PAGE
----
If there is one trend that will dominate investing in 2017, it is this
Remember the RBS economist who this time last year warned investors to “be afraid” and “sell mostly everything”? In a note dated January 8, he and his team predicted that 2016 would be a rerun of 2008 (the year of the banking crisis) and added the chilling and much-repeated phrase: “In a crowded room, exit doors are small.”
In fact the year 2016 was one to celebrate, at least from many British investors’ point of view.
If you owned any fund or portfolio of shares that approximately resembled the UK’s leading FTSE 100 index of blue chips, you would have made capital gains of around 14pc, or more with dividends thrown in.
That’s approaching double the annual average total return earned by the British stock market since reliable record-keeping began in 1899.
But a trend emerged during 2016 which is likely to gather momentum and become even more pronounced during 2017. This is the highly focused nature of the gains within the wider market.
As the graph on Page 3 makes dramatically clear, a handful of stocks in just two parts of the market – oils and miners – were responsible for almost all of the FTSE’s 2016 gains. The rising oil price was one reason: the astonishing surge in the shares of BP (up by around 50pc) and Shell (up by 67pc) accounted for about 40pc of the FTSE’s gain.
The post-Brexit fall in sterling was the other factor. Giant firms with dollar earnings have become far more highly valued in sterling terms. Excluding this factor, share price growth among FTSE constituents was flattish.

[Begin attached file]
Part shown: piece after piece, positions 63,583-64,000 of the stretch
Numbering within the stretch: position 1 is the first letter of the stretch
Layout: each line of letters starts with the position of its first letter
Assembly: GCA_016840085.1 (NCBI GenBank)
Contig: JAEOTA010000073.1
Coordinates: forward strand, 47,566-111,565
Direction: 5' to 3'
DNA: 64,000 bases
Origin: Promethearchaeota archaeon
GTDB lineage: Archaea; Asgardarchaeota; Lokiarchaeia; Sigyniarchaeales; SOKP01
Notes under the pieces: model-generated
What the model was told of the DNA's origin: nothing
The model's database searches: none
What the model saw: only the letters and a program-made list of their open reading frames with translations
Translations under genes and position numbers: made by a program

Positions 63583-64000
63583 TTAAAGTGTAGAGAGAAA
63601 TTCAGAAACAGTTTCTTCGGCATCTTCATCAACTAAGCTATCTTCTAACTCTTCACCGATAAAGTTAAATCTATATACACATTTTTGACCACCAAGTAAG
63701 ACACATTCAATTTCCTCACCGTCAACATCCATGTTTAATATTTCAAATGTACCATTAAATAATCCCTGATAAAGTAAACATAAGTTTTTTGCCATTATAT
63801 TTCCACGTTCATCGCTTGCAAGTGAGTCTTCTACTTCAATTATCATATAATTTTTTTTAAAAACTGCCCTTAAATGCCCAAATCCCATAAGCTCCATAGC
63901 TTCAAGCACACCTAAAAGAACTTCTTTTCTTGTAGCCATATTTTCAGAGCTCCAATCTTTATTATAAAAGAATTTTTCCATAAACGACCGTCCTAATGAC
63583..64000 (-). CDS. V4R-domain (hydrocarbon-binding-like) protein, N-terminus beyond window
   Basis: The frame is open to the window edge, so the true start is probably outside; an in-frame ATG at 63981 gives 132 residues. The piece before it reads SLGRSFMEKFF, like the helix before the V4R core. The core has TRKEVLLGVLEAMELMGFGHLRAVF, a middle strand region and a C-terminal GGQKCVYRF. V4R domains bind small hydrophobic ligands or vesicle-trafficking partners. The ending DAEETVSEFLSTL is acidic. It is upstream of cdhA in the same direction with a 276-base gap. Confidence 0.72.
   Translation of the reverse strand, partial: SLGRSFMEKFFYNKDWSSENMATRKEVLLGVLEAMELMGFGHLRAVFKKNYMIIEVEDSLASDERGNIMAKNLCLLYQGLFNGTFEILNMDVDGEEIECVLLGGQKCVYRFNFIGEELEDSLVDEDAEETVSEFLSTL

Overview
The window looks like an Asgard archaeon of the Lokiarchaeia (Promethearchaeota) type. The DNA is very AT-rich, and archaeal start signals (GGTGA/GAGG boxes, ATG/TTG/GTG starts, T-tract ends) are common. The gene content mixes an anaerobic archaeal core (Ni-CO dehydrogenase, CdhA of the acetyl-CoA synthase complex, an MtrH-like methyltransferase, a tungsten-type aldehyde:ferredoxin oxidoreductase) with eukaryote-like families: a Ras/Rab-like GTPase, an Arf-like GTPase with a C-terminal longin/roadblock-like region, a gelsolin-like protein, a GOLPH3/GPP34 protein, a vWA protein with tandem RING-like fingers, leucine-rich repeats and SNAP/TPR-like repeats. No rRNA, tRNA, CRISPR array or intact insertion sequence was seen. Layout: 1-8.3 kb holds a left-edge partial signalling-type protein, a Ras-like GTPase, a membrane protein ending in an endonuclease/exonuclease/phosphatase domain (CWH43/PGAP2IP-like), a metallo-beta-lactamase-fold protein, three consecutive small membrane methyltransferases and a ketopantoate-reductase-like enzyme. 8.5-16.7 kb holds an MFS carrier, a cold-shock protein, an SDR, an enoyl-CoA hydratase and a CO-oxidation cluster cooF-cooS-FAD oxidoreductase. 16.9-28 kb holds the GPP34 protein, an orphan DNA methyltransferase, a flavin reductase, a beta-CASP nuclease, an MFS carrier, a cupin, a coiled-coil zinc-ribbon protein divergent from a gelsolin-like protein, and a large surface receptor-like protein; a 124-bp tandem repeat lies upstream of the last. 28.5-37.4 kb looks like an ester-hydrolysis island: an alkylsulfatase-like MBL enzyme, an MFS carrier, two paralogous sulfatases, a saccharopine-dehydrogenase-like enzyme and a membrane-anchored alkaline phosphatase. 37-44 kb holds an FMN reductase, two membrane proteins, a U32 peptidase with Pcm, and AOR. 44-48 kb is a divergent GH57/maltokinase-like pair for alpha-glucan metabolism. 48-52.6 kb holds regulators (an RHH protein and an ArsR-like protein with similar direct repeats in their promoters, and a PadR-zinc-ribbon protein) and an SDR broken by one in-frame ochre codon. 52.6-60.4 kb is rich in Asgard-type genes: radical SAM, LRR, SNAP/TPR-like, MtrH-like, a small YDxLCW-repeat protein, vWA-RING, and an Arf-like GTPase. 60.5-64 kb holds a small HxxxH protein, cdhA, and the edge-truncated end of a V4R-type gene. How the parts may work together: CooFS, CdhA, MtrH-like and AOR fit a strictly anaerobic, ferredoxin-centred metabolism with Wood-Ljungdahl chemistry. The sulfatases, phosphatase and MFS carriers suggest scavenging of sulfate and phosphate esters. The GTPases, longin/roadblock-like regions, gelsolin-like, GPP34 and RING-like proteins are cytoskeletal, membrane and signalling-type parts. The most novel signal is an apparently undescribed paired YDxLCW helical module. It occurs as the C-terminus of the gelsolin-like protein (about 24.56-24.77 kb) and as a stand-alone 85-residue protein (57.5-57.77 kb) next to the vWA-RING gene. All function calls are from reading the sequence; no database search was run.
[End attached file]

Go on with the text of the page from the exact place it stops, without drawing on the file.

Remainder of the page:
There have been other periods in which the FTSE index was skewed by dramatic share prices movements in isolated sectors. The technology bubble that burst in 2000 was one example: at one stage during that period Vodafone accounted for 14pc of the FTSE. Today the biggest company, HSBC, accounts for about 8pc. The banking crisis was another example.
In such cases the entire index is dragged up or down by the dramatic outperformance or underperformance of a minority of stocks.
In 2016 this played in investors’ favour. In 2017 it may not.
Firstly, the headwinds investors face now are not confined to specific sectors.
Families are racking up nonmortgage debts at the fastest rate for more than a decade, according to Bank of England figures published on Wednesday. Couple this with inflation and, perhaps, jitters caused by a faltering housing market, and consumers will slow their spending. This is bad for many sectors.
There is also the question of dividends and company investment.
Oil stocks BP and Shell accounted for around 40pc of the FTSE 100’s gain in the year 2016